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APPELLATE PROCEDURE

Rule 129.Brief of an Amicus Curiae

Rule 129.01Request for Leave to Participate

(a) Leave Required. Upon prior notice to the parties, a brief of an amicus curiae may be filed with leave of the appellate court.

(b) Timing of Request. The applicant shall serve and file a request for leave no later than 14 days after the filing of the notice of appeal, the petition which initiates the appeal, the appellate petition for declaratory judgment, or the appellate court order granting review. Any request for leave to participate filed before a pending petition for review is granted under Rule 117 of these rules shall be served and filed not later than 14 days after the filing of any party's petition for review. This 14-day limitation does not apply to a request for leave to participate limited solely to an issue raised in a conditional cross-petition.

(c) Content of Request. A request for leave shall identify whether the applicant's interest is public or private in nature, identify the party supported or indicate whether the amicus brief will suggest affirmance or reversal, and shall state the reason why a brief of an amicus curiae is desirable.

The request shall not exceed 1,500 words, exclusive of the caption, signature block, and any addendum, and shall be accompanied by a certificate of document length.

(Amended effective January 1, 1999; amended effective March 1, 2001; amended effective September 1, 2019.)

Rule 129.02Time for Filing and Service of Brief

Copies of an amicus curiae brief shall be served on all parties and filed with the clerk of the appellate courts with proof of service no later than 7 days after the time allowed for filing the brief of the party supported, or if in support of neither party, no later than the time allowed for filing the petitioner's or appellant's brief.

(Amended effective January 1, 1999; amended effective March 1, 2001; amended effective September 1, 2019.)

Advisory Committee Comment - 2019 Amendments

Rule 129.01 is amended to make two important changes in amicus practice before the appellate courts. First, all requests for leave to participate as an amicus are limited to 1,500 words, exclusive of the caption, signature block, and any addendum. This limitation is intended to prevent the inclusion of argument not germane to the question of whether the request should be allowed.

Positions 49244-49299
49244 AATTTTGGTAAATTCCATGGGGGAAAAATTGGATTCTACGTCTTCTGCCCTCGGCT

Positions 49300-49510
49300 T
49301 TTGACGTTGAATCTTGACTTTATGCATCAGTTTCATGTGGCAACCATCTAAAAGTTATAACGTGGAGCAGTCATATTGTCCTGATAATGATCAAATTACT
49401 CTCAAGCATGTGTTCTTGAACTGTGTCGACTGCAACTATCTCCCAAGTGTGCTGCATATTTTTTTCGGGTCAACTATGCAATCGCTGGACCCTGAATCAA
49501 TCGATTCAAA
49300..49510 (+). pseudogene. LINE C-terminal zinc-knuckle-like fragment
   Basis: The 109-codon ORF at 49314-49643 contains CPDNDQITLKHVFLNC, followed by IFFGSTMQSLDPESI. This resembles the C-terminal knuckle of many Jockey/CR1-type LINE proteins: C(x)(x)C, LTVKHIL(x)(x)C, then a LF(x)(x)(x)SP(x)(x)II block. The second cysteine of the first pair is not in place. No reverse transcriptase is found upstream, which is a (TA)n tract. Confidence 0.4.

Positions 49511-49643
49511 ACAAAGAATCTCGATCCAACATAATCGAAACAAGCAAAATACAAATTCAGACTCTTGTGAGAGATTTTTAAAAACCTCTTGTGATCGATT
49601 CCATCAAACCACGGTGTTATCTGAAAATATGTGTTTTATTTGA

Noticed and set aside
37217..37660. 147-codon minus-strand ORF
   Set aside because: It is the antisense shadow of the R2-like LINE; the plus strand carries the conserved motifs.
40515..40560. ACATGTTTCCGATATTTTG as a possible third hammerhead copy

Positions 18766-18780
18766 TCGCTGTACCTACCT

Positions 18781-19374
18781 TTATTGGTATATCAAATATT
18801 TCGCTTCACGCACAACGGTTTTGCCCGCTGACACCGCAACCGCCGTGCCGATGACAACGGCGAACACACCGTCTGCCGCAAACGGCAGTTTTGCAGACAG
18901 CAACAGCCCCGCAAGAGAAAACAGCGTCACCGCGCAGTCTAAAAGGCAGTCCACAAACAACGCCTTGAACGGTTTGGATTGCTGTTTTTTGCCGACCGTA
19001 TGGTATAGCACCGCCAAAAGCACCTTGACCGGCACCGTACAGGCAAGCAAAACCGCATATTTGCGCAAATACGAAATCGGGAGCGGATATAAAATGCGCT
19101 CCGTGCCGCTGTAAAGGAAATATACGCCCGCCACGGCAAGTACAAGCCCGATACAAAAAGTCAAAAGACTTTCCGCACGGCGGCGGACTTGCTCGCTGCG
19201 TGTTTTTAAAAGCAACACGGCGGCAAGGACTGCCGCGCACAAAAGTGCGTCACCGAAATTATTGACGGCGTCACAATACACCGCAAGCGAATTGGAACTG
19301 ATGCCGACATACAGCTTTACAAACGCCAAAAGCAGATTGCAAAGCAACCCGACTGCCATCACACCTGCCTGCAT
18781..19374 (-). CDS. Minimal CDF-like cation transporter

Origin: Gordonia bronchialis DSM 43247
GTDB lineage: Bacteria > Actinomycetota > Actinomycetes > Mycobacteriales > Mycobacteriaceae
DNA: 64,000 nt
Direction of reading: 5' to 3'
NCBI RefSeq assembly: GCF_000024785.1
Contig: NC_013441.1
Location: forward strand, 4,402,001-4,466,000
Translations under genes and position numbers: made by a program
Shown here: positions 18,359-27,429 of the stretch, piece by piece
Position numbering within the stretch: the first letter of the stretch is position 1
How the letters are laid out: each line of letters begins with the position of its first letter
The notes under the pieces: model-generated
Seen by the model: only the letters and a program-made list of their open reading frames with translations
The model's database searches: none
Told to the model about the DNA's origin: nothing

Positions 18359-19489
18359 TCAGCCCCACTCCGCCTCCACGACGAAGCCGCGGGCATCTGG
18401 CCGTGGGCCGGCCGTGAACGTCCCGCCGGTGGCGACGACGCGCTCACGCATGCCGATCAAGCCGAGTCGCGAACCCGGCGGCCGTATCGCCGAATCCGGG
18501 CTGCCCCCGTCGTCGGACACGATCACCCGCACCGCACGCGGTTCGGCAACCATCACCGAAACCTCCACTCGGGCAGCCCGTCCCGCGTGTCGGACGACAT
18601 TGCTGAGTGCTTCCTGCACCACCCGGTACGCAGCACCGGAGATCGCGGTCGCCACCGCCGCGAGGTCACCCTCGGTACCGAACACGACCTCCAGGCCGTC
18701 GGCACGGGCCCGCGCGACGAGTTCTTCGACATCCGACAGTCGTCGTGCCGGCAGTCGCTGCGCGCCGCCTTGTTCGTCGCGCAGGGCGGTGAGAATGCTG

The second change establishes a new deadline for filing requests for leave to file an amicus brief - 14 days (rather than 15) after the appeal is commenced. The new limitation is designed to level the playing field where any potential amicus asks to participate before the Supreme Court has decided whether to grant a pending Rule 117 petition for further review (PFR). Any request to appear as amicus while a PFR is pending must be filed within 14 days of any party's filing of a PFR. If that deadline is missed, an amicus request cannot properly be filed until the court decides the PFR. This allows the parties to the appeal to express their views on the request for leave in the PFR briefing if appropriate. A companion change is made in Rule 117, subd. 5.

Rule 129.03Certification in Brief

A brief filed under this rule shall indicate whether counsel for a party authored the brief in whole or in part and shall identify every person or entity, other than the amicus curiae, its members, or its counsel, who made a monetary contribution to the preparation or submission of the brief. The disclosure shall be made in the first footnote on the first page of text.

(Added effective March 1, 2001.)

Rule 129.04Oral Argument

An amicus curiae shall not participate in oral argument except with leave of the appellate court.

(Amended effective January 1, 1999; amended effective March 1, 2001.)

Advisory Committee Comment - 2000 Amendments

Rule 129.01 is amended to delete a provision that provided for an automatic stay of a briefing period until a request for leave to participate as amicus curiae was decided. Under the revised rule, the parties proceed with the normal briefing schedule without regard to whether amici will participate. A party or a potential amicus curiae who believes a delay in the briefing schedule is necessary may move for a stay. Rule 129.03 is a new provision requiring disclosure, in the brief, of whether any counsel for a party authored the brief in whole or in part and shall identify persons other than the amicus curiae who provided monetary contribution to its preparation or submission. This rule is patterned on Rule 37.6 of the Rules of the Supreme Court of the United States. This rule is intended to encourage participation of independent amici, and to prevent the courts from being misled about the independence of amici or being exposed to "a mirage of amicus support that really emanates from the petitioner's word processor." Stephen M. Shapiro, Certiorari Practice: The Supreme Court's Shrinking Docket, reprinted at 24 LITIGATION, Spring 1998, at 25, 74. The rule is not intended to discourage the normal cooperation between the parties to an action and the amici, including the providing of access to the record, the exchange of briefs in advance of submission, and other such activities that do not result in someone other than the amicus preparing the amicus brief.

The numbering of the rule is changed to conform it to the style predominantly used in the other rules. This change is not intended to modify the meaning or interpretation of the rule.